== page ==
The draft is over and the analysis begins. Thousands of draft experts will be dropping opinions on potential superstars and those picks that just seem like a bust. But this article is more positive. We’re going to take a ride through the late rounds to see what teams got the best draft bargains.
Are you ready? Let’s go.
James Proche (WR SMU) – Baltimore Ravens Round 6 #201
If you’ve had any interaction with me during the draft process, I will have dropped the name of the best statistical WR in SMU history.
Proche was nothing short of outstanding at SMU, going over 1000 yards in both 2018 and 2019, while catching 27 touchdowns. In fact, in 2019 he led the entire NCAA in receptions with 111 and has appeared in the #1 spot for all major receiving categories in the AAC (yards, touchdowns and receptions).
Watching Proche at the combine just solidified the analysis that he had exceptional ball skills and excelled at locating the ball. He looked smooth and natural during all the drills, just as he did throughout the season for SMU.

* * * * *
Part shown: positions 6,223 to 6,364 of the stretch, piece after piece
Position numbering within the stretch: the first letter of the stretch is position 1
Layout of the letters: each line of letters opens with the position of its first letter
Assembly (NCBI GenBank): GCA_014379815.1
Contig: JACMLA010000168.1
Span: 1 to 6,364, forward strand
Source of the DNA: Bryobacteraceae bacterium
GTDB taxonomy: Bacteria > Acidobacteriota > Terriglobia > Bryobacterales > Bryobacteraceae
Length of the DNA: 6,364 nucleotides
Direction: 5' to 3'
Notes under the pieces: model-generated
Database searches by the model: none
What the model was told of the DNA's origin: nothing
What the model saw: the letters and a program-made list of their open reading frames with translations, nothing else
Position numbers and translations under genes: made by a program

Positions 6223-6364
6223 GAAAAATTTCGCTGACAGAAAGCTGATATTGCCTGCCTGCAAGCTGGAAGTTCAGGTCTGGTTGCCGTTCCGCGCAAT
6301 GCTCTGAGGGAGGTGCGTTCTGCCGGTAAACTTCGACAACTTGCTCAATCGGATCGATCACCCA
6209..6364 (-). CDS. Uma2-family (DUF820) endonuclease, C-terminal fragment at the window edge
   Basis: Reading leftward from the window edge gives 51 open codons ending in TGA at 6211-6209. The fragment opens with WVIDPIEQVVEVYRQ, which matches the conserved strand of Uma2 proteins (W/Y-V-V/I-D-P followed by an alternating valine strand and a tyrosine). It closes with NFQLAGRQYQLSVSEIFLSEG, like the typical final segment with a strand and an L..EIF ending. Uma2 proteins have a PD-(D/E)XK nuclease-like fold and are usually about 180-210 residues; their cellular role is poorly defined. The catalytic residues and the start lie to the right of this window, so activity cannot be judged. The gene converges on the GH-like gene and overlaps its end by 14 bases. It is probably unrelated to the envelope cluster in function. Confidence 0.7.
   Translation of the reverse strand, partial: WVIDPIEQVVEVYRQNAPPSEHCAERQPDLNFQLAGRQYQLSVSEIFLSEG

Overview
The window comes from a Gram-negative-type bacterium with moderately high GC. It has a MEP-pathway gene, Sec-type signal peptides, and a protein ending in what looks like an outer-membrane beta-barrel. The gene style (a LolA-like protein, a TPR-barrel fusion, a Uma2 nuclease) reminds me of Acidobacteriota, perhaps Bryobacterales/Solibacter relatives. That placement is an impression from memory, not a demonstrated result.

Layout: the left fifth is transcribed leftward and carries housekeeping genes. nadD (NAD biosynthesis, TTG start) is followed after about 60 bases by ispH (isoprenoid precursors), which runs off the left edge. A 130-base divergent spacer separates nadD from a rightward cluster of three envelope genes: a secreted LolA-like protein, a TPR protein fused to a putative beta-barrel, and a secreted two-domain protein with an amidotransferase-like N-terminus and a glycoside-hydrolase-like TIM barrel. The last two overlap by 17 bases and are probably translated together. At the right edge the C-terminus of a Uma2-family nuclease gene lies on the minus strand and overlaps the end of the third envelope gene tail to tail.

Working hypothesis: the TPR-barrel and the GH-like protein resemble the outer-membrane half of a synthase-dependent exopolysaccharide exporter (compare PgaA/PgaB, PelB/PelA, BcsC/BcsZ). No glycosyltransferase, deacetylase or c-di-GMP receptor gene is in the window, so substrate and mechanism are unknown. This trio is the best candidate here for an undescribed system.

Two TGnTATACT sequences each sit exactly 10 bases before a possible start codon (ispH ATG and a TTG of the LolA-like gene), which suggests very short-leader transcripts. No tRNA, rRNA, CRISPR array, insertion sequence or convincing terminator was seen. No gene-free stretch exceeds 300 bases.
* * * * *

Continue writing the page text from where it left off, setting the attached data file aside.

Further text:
The knock on Proche is around his physicality and speed off of the line of scrimmage. This and his ability to separate early from defensive backs at the pro level caused concern from scouts. He is also an outside threat with an inside receiver’s body type, which could create some misuse at the NFL level.
As a Pittsburgh Steelers fan, I can’t tell you how sad I am that this prospect ended up in Baltimore. But with the current dearth of proven wide receivers at the Ravens, he has a good chance to make an impact and can certainly be considered one of the top draft bargains this year.
Willie Gay Jr (LB Mississippi State) – Round 2 #31
You might say that grabbing a highly rated linebacker in round two isn’t one of the draft bargains worth shouting about. Let me convince you otherwise.
Willie Gay Jr showed otherworldly speed for a 243lb linebacker (4.46 40 yard dash) and unlike with most speedy prospects, this speed shows up on film. In fact, PFF awarded Gay the highest coverage grade of any linebacker in the 2020 class. He showed the ability to sniff out and smother quick passes behind the line of scrimmage, whilst providing above average skills to flip his hips and cover the field.
Where Gay really stands out on film is his ability to aggressively pursue ball carriers from the backside of plays. He displays top level closing speed and when his angles are right, he shows the willingness to hit…hard.
The 7th ranked LB in 2020 could be a steal at the bottom of the second for the world champion Chiefs.
Curtis Weaver (EDGE Boise State) – Miami Dolphins Round 5 #164
Any time you can get someone with the college production of Curtis Weaver outside of the 2nd round, you might want to pop that champagne. Ranked as the 52nd overall player in this draft, Weaver fell all the way to the 5th round. He was eventually drafted at #164 by the Miami Dolphins.